Biobanking and Informed Consent
Biobanking involves the collection of human biological materials and health information that are used for a current study and stored for future research. Samples can be tested to detect the presence of cell types, proteins, metabolites, antibodies, DNA sequences, and other biomarkers in a given population.1 With the accompanying health information of participants, investigators can analyze data derived from biological samples (such as genomic information), as well as other types of data (such as demographic and health information), to discover statistical relationships between various factors and diseases and patterns of heritability within families and populations. Sharing of biological samples is important for promoting scientific progress, because investigators can take advantage of one another’s labor and resources and can access diverse populations and include more samples in their studies. Sometimes, samples come from populations where individuals are thought to have unique genetic predispositions or environmental exposures.

MASTER, Z., & RESNIK, D. (2013). Incorporating Exclusion Clauses into Informed Consent for Biobanking. Cambridge Quarterly of Healthcare Ethics, 22(2), 203-212. doi:10.1017/S0963180112000576

6th World Conference on Research Integrity0

Posted by Admin in on July 29, 2019

Videos and powerpoints now available online from 6th WCRI: Post-conference updates

On the use of blockchain-based mechanisms to tackle academic misconduct (Vijay Mohan | June 2019)0

Posted by Admin in on July 18, 2019


  • There exists a Prisoners’ Dilemma in academia, where researchers engage in misconduct in equilibrium.
  • Conventional “centralized” solutions under the current system may not work.
  • New advances in distributed ledger technology, like blockchain, provide a decentralized alternative.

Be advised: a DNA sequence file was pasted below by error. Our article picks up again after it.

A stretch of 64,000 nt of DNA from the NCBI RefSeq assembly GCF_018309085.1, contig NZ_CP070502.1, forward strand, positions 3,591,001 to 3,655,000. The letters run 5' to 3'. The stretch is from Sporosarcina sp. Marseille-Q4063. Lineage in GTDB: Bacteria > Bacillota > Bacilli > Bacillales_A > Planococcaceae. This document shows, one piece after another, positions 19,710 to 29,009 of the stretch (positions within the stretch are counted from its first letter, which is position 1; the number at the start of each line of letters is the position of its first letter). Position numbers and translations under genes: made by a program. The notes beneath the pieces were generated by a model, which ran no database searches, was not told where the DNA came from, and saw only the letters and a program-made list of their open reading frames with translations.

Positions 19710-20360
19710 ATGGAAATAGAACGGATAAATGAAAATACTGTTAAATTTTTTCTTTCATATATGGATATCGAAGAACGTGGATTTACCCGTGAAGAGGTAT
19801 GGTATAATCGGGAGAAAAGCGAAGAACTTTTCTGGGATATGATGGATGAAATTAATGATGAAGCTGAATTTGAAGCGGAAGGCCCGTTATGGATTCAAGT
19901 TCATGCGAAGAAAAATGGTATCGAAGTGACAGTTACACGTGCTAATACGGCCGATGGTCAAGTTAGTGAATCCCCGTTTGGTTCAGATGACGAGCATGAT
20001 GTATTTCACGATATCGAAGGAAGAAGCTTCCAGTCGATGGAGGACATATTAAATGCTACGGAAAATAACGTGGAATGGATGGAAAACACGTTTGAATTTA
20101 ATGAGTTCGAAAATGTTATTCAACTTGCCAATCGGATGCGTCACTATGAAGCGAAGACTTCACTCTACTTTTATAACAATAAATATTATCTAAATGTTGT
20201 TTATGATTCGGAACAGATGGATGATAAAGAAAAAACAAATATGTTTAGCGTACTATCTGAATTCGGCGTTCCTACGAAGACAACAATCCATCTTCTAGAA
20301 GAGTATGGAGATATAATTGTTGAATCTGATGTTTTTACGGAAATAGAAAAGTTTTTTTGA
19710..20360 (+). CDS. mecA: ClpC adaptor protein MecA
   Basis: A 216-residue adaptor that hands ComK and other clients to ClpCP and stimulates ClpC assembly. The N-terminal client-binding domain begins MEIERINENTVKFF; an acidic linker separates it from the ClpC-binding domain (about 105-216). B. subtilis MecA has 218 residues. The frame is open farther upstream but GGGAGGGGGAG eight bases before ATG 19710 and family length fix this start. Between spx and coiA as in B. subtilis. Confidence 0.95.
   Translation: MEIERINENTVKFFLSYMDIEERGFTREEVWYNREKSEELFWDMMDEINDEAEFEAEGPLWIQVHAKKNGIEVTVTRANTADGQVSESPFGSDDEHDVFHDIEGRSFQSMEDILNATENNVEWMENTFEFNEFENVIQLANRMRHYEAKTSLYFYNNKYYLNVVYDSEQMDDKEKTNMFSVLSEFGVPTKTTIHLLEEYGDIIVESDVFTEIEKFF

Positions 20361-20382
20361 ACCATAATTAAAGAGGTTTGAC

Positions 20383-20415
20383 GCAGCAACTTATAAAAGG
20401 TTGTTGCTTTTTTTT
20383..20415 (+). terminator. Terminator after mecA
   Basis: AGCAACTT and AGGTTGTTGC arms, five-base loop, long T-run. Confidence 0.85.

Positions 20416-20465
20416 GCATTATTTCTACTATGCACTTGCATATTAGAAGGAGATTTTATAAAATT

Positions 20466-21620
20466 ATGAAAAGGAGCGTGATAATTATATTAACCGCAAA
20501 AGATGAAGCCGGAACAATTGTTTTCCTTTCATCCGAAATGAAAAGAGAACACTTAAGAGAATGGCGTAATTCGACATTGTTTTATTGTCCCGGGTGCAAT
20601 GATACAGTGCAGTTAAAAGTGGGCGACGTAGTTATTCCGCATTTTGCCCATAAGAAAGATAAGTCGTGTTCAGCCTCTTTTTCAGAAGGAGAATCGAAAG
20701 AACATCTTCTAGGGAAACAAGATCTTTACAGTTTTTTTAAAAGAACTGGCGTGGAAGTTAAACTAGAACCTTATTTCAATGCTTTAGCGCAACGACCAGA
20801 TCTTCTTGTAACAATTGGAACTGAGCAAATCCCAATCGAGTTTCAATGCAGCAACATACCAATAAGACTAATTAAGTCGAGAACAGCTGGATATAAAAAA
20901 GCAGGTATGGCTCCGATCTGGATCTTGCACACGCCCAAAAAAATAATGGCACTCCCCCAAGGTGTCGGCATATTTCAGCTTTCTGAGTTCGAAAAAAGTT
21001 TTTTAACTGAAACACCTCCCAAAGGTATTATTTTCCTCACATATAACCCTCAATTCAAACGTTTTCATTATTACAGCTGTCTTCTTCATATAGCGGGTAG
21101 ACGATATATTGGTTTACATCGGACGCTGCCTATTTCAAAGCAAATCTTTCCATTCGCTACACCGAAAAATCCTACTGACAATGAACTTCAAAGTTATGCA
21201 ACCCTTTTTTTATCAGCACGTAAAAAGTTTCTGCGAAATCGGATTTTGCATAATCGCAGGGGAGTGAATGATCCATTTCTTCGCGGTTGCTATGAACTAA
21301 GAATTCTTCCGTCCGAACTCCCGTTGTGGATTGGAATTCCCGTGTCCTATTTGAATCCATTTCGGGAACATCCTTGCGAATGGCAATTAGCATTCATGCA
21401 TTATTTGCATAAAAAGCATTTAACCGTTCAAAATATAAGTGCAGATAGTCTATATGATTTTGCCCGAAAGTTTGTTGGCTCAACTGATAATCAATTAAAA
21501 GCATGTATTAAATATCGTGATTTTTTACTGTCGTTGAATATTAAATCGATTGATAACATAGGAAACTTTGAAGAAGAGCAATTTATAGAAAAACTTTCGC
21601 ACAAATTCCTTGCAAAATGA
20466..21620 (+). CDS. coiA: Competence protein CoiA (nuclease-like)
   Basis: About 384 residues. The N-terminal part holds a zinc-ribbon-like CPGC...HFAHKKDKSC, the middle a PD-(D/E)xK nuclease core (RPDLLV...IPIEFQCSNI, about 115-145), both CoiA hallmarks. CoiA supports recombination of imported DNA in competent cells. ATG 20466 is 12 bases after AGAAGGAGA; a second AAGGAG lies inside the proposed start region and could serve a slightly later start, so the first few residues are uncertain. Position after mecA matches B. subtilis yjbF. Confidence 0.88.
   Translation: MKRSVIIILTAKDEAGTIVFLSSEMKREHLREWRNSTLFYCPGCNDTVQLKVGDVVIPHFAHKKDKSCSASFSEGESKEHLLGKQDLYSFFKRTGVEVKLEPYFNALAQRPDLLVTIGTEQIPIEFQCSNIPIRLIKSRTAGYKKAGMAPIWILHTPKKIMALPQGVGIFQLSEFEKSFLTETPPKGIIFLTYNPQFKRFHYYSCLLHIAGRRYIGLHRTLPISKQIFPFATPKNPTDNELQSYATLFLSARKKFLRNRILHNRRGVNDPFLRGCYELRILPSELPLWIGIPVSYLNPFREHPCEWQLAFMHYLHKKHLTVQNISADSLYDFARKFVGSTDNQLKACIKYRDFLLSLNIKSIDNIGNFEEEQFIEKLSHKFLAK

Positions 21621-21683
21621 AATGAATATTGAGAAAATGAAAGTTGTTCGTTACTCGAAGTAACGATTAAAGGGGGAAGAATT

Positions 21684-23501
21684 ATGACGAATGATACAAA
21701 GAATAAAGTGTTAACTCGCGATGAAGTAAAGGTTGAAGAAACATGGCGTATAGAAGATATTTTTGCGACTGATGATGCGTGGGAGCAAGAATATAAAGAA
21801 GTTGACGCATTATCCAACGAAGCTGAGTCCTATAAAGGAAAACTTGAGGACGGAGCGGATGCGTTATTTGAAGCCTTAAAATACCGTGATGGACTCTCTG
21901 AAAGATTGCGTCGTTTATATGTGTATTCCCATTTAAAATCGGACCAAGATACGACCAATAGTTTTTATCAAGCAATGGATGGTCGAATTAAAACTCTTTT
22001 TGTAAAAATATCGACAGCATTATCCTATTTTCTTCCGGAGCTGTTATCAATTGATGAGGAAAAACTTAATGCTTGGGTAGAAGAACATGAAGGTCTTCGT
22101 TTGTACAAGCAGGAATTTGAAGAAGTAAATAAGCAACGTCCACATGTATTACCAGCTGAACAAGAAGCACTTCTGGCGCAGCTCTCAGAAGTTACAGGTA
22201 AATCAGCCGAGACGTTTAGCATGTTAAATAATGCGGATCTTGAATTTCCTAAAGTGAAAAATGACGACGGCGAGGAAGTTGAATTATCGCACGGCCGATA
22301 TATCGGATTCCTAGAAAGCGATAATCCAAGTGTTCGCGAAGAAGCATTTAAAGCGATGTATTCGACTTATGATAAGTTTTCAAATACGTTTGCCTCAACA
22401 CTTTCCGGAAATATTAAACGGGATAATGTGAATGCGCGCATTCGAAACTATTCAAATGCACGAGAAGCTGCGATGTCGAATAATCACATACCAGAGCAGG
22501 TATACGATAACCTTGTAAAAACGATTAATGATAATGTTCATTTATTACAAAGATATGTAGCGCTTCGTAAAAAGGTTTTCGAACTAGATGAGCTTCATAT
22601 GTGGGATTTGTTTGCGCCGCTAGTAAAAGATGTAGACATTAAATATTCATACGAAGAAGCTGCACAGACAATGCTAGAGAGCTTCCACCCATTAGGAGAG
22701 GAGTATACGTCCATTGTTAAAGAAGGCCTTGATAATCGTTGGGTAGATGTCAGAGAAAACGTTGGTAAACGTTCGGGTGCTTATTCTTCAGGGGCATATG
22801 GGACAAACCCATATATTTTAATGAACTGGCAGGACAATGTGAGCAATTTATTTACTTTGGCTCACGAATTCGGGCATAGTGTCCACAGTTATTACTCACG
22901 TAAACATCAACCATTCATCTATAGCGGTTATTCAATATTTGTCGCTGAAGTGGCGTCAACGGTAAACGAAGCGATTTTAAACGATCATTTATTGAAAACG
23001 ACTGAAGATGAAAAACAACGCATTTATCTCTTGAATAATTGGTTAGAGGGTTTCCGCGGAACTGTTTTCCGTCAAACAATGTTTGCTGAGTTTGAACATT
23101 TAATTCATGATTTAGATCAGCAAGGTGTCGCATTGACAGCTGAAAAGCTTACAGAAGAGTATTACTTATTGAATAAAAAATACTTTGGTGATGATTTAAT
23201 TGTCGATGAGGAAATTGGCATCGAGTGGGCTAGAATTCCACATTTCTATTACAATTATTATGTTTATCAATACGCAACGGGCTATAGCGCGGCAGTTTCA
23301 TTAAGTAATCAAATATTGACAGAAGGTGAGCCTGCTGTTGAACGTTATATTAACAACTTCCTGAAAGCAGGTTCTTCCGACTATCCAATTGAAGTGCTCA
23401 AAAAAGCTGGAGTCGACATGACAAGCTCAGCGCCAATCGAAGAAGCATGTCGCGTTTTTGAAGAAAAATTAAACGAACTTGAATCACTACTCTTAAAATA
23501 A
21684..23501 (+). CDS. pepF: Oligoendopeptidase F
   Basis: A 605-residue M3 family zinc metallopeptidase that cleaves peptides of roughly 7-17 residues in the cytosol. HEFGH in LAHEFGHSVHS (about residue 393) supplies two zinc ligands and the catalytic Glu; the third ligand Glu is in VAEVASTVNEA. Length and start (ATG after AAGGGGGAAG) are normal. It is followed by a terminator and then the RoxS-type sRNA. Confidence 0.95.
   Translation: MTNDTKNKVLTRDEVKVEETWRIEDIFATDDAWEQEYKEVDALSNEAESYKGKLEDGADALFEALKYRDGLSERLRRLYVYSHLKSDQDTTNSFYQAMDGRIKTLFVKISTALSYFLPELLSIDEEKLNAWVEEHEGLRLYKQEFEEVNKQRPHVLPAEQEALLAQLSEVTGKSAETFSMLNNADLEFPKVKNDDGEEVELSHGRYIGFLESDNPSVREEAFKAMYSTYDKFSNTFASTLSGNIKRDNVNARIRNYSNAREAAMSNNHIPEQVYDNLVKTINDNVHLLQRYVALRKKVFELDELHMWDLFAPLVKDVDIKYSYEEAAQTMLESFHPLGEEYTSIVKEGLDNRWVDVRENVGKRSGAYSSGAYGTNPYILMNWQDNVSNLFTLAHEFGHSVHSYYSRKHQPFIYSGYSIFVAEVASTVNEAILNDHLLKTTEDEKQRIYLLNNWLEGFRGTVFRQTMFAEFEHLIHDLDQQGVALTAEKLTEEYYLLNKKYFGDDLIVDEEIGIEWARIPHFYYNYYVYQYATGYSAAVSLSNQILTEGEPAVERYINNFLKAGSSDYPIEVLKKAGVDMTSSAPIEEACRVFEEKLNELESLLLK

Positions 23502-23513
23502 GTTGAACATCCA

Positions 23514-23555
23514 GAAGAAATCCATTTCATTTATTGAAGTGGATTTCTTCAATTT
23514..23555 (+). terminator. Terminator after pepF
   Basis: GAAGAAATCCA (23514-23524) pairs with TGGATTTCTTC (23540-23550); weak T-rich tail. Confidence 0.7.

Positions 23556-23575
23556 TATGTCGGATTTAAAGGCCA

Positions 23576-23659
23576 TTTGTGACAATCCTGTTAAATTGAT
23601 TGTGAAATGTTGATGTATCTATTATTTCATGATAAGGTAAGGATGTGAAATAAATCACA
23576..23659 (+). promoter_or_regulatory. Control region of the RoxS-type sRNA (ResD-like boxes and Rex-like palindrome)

• The incentive structures in academia may necessitate a solution involving a permissioned blockchain.
  • Open Science is necessary to fight misconduct.

Current incentives for publishing in academic journals result in a “winner-take-all” contest-like situation, with significant benefits for publishing research in quality journals. At the same time, empirically, we observe a greater incidence of research misconduct. The purpose of this paper is to summarize the nature and extent of the misconduct problem, to show why it may persist in the absence of conscious remedial action, and to discuss solutions that help lower the likelihood of spurious research escaping undetected. A simple model is constructed to emphasize that there exists the potential for a Prisoners’ Dilemma in academia, where scholars engage in misconduct at equilibrium (the Academic Dilemma). The paper then examines why conventional “centralized” regulatory solutions under the current system are not likely to succeed in resolving the problem, analyzes the properties of a decentralized solution utilizing blockchains, and argues that once incentive structures in academia are factored in, a permissioned blockchain may emerge as an effective middle-ground solution for mitigating scientific misconduct. In doing so, the paper highlights the importance of new technologies and recent advancements in Open Science for battling misconduct, and takes stock of the evolving nature of academic publishing.

Academic misconduct, Prisoners’ dilemma, Blockchain, Open science, Decentralized cooperation

Mohan, V. (2019) On the use of blockchain-based mechanisms to tackle academic misconduct. Research Policy. 48(9), November 2019, 103805